A Legacy Fulfilled
A Brooklyn-based designer completes his father’s dream home in Minnesota
Portions of the wide and welcoming front porch were recycled from the home of Gunnar’s great-grandmother.
It may be the land of 10,000 lakes, but in southwestern Minnesota, the vistas evoke visions of the old frontier, where the prairie stretches still with timeless promise. It’s here that Glenn Larson raised his family and where he began to design and build a home that could serve as a gathering place for generations to come. Sadly, Glenn passed away before he fully realized this ambition, but the project was in good hands—those of his son Gunnar, a Brooklyn-based interior designer.
Glenn and his wife, Karen, were early adaptors of sustainability and Gunnar remembers helping them tear down barns as a kid to repurpose the wood. “My dad built the house I grew up in, and it was about 80 percent recycled material.” When Gunnar stepped in to complete his dad’s final design, he incorporated doors and trim from a 1919 schoolhouse his parents had salvaged. The old blackboard even found a spot as a backsplash behind the kitchen stove.
“I WANTED EVERYTHING TO HAVE A MEANING AND PURPOSE. I WANTED EVERYTHING TO TELL A STORY.” —Gunnar Larson
A hook rug—a family heirloom—and a monster, modular sofa from Room & Board epitomize the old and new aesthetic that pervades this prairie-set home. Cambria design shown: BIG SUR MIST™, Gensler Product Design Consultant.
Although the house was framed, partially plumbed, and a good part of the electrical work was done, finishing it was a labor of love. There were floors to lay, cabinets to install, doors to be hung, and sheetrock to be put up. Last March, Gunnar and his wife, Sara, and their two kids climbed into the car and headed west for the home stretch. “We lived in the semi-finished basement with my mom for six months, working full time finishing the house,” shares Gunnar.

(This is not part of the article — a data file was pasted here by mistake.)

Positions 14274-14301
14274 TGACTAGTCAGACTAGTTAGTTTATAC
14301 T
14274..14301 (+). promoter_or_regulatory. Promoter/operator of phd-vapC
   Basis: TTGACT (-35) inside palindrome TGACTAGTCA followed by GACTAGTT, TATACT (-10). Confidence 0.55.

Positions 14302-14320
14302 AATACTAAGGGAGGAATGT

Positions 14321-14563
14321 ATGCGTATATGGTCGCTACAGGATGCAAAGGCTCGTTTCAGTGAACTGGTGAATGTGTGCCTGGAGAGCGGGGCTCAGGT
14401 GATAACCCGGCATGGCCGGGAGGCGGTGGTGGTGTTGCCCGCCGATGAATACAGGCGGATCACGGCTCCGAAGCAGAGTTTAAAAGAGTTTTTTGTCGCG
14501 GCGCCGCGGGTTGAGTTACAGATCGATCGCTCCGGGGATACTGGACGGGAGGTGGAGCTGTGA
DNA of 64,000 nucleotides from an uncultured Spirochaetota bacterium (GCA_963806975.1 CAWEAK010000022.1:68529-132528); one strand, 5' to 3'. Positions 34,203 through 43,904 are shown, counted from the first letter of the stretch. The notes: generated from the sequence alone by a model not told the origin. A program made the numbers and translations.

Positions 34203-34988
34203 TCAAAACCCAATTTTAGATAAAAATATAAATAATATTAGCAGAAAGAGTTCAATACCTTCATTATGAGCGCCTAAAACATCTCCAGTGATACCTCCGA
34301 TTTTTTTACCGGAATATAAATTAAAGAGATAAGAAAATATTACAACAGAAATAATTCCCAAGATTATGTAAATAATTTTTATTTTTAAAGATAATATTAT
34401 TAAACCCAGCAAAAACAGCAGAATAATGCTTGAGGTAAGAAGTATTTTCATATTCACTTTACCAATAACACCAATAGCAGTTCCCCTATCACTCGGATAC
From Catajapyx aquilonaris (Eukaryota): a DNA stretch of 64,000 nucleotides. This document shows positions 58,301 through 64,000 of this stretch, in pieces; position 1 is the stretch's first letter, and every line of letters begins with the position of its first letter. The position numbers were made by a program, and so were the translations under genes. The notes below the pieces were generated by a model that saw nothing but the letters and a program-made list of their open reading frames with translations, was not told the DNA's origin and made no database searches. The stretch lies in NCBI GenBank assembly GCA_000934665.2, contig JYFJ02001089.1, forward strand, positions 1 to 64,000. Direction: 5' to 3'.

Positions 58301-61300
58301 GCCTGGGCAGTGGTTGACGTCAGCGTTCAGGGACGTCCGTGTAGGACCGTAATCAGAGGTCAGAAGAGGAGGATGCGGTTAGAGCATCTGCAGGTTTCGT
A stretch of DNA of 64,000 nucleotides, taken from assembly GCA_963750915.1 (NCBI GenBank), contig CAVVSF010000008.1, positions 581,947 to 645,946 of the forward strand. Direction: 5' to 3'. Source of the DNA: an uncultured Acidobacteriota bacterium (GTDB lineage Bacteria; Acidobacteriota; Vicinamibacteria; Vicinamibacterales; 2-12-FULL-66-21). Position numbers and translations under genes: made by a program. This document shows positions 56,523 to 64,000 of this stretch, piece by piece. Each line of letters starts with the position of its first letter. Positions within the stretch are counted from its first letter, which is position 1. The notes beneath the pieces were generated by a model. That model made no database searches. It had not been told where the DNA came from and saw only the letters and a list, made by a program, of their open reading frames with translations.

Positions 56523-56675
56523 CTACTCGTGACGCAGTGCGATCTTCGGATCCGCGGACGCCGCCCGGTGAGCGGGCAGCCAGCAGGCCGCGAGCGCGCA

While impressively scaled, the home is also cozy. Take the kitchen. Although open to the living spaces, the play of oak flooring and walnut cabinetry set it apart and create an unmistakable warmth. Eager to incorporate durable and easy maintenance materials in this high-traffic area, Gunnar turned quite naturally to Cambria, where he found product that dovetailed handsomely with his designs. In the kitchen, the WINDRUSH MATTE™ he used for the countertops paired perfectly with the custom walnut cabinetry. “It’s such a beautiful, mellow pattern and feels very natural in this setting,” says Gunnar.
A big fan of Western movies, Glenn fashioned this retreat as a sort of ranch, more Ponderosa than Little House on the Prairie (author Laura Ingalls Wilder lived 20 miles away in Walnut Grove). And from the expansive front porch to its double-height, open-timbered great room, the house definitely projects a lodge-like, escape-from-it-all vibe. There are luxe touches—such as a hammered copper tub and mercury glass lighting fixtures that add a certain sparkle, and five generations of family art and furniture here—rosemaling, an old trunk, a cabinet made by a great-great-uncle who emigrated from Norway in the 1800s. Gunnar’s penchant for marrying disparate patterns, shapes, and materials is evident everywhere. A powder room, for example, appears as if it evolved over time, sporting a wainscot of reclaimed wood, brown floral wallpaper, and a floor of Norwegian Rose Marble tile. For the vanity, the Larsons used Cambria’s ROSE BAY™ to create a patchwork pattern that suggests the piece was made of repurposed stone.
Other elements in the house include sliding industrial-style doors that lead to a simply furnished but roomy bedroom. A bar area that has a quietly chaotic mix of materials and colors. Contemporary touches include furniture from Minnesota-based Room & Board and Blu Dot. The mix of pieces—a rustic cupboard displaying antique crocks and Fiestaware, a sleek leather easy chair perched on slender steel legs—add to the sense of a home that has evolved over time. And although the arrangement of the furnishings reflects careful consideration, there’s nothing forced about their placement. Nothing looks staged. Everything seems to be where it naturally ought to be.
Glenn Larson broke ground on the house over a decade ago. After five years devoted to realizing his father’s dream, Gunnar and his family, his mother, and his two sisters are enjoying the finished property for the first time this summer. It’s been a long journey, but what a homecoming.